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Is edtech leaving the textbook obsolete?
Pupils learn best when they are immersed in study, through interaction and application, and not from reading a book or listening to a lecture.
Pupils learn best when they are immersed in study, through interaction and application, and not from reading a book or listening to a lecture. So its perhaps no wonder that were entering a new era of educational resources. One in which – due to advances in technology in the classroom – the textbook is becoming obsolete.
Nearly seven in 10 teachers claim that having state-of-the-art IT equipment (such as interactive whiteboards) is more important than investing in traditional textbooks.
Today’s pupils are demanding more engaging educational formats (e.g. apps, hands-on tools, online content, etc. ) that deliver the same level of user experience they are accustomed to outside of the classroom. While it’s understandable that educators may feel nostalgic about the loss of the traditional textbook, modern teachers know that today’s content can deliver unrivalled learning experiences.
Consider virtual reality (VR) for example. Making a big noise in education, with VR teachers can take students on immersive, virtual journeys with access to almost limitless environments full of new things to learn. Students can be launched into space, explore the bottom of the ocean, or make a class trip to see the dinosaurs, all from the comfort of the classroom. While books have been firing the imaginations of learners since formal education began, even the most conventional of teachers has to admit that VR takes this to a whole new level! Find out more about how to use VR in the classroom.
But it’s about more than just thrills and fun. Today, technology in schools is helping students to grasp complex subjects by allowing them to interact with educational content in a way that best suits them. Not only does this approach lead to increased personalisation, but it can also help with comprehension and memory by allowing students to experience learning from a first person perspective.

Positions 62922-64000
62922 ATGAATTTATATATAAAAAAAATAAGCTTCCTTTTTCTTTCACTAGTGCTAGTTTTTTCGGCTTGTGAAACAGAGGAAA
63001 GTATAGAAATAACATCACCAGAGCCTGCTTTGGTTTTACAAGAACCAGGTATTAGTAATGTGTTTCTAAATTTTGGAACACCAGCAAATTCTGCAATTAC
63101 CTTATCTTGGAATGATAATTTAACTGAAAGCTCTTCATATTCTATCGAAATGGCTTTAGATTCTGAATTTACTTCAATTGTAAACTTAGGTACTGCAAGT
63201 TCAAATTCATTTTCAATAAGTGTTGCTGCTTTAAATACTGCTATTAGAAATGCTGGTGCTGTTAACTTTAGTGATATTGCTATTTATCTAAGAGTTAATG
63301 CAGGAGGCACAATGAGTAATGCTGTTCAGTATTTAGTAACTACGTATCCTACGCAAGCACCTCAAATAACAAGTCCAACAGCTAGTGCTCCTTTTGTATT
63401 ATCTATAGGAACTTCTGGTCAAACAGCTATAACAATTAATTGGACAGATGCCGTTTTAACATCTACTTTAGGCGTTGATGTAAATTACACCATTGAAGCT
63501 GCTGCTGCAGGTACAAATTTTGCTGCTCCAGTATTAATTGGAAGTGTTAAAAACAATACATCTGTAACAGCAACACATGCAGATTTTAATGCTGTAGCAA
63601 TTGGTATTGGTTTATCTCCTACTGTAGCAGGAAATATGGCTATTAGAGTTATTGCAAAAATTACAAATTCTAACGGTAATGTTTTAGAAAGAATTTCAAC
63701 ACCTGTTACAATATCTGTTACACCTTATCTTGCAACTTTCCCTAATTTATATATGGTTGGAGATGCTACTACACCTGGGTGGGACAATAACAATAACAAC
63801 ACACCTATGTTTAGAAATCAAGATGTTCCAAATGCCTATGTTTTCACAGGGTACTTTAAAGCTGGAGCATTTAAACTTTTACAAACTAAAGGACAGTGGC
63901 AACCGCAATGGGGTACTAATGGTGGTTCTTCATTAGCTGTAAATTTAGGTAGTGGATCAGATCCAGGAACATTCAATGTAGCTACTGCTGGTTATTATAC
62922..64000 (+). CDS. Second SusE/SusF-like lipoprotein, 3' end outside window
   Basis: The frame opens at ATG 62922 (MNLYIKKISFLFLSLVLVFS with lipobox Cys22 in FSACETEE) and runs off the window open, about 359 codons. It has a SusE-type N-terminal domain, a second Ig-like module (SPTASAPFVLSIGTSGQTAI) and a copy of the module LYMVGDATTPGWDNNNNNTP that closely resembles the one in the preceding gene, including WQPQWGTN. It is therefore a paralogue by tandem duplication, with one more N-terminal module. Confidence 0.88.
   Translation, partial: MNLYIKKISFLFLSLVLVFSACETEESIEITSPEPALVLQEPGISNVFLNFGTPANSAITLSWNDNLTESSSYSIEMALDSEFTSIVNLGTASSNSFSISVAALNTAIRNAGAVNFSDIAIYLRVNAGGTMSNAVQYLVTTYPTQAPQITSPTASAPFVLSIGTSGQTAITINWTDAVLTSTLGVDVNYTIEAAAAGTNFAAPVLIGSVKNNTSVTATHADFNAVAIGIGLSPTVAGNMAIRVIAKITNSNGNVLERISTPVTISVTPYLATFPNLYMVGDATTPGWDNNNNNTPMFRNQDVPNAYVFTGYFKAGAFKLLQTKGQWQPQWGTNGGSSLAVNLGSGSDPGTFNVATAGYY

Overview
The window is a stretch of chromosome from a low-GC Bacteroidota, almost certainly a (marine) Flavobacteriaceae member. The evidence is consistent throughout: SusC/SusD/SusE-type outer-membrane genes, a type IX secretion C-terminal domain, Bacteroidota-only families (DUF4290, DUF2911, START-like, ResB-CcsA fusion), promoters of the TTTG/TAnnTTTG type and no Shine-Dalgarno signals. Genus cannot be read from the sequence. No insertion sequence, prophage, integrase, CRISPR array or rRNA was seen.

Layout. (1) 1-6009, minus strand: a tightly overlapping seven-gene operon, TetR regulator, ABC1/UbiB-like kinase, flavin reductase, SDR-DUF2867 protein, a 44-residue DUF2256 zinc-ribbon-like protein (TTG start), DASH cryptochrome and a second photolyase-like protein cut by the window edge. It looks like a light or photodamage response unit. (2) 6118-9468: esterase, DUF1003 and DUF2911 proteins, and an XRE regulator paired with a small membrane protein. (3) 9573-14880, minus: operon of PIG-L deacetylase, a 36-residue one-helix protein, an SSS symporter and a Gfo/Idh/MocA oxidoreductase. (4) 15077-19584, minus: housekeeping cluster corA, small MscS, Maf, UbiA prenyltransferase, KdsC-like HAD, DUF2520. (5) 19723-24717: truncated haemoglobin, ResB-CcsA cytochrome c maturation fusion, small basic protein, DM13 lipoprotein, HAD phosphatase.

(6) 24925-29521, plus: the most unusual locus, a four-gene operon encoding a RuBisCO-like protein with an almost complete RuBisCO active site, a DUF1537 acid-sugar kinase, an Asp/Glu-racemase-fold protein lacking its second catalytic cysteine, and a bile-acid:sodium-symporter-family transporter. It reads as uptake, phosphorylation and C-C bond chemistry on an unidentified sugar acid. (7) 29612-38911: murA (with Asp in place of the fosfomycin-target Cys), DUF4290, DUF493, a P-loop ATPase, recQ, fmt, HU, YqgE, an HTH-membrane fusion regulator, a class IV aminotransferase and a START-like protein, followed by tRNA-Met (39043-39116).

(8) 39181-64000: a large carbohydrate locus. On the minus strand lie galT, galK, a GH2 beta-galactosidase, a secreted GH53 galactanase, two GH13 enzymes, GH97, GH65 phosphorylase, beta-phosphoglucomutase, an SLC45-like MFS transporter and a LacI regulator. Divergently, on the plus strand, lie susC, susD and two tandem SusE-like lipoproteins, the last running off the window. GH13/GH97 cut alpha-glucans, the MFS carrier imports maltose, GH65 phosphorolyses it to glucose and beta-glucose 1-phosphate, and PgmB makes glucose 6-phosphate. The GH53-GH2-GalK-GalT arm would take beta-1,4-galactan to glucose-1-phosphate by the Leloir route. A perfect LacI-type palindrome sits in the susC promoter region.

Lets face it, tomorrows innovators are unlikely to be inspired by activities that involve simply absorbing the words on a page. Instead, edtech gives students the freedom to experiment and collaborate, fostering much-needed cooperation, communication, and problem-solving skills. It could be argued therefore, that the one of the biggest benefits of technology in education is that it is facilitating a return to deep learning – an approach that attracted many to the profession in the first place.
It’s no wonder, therefore, that the use of technology in education is rising rapidly, with edtech spend predicted to reach $252bn globally by 2020; that’s a growth rate of 17.0% per annum.
Of course, while user expectations are part of the reason for this uplift, so to is a growing realisation of the impact and necessity of using technology in education when it comes to preparing students for the 21st Century workforce.
Today’s pupils live in a world where half of the jobs of tomorrow don’t yet exist. So, in the face of the fourth industrial revolution, it makes sense that the tools pupils use to learn, reflect those they will apply in the workplace; an environment where paper-based media has already been superseded by online content, apps, and tools.
As technology continues to evolve, so will the world in which we live and it’s is vital that schools grasp the enhanced tools that are available to them – or risk becoming as out of date as the textbook.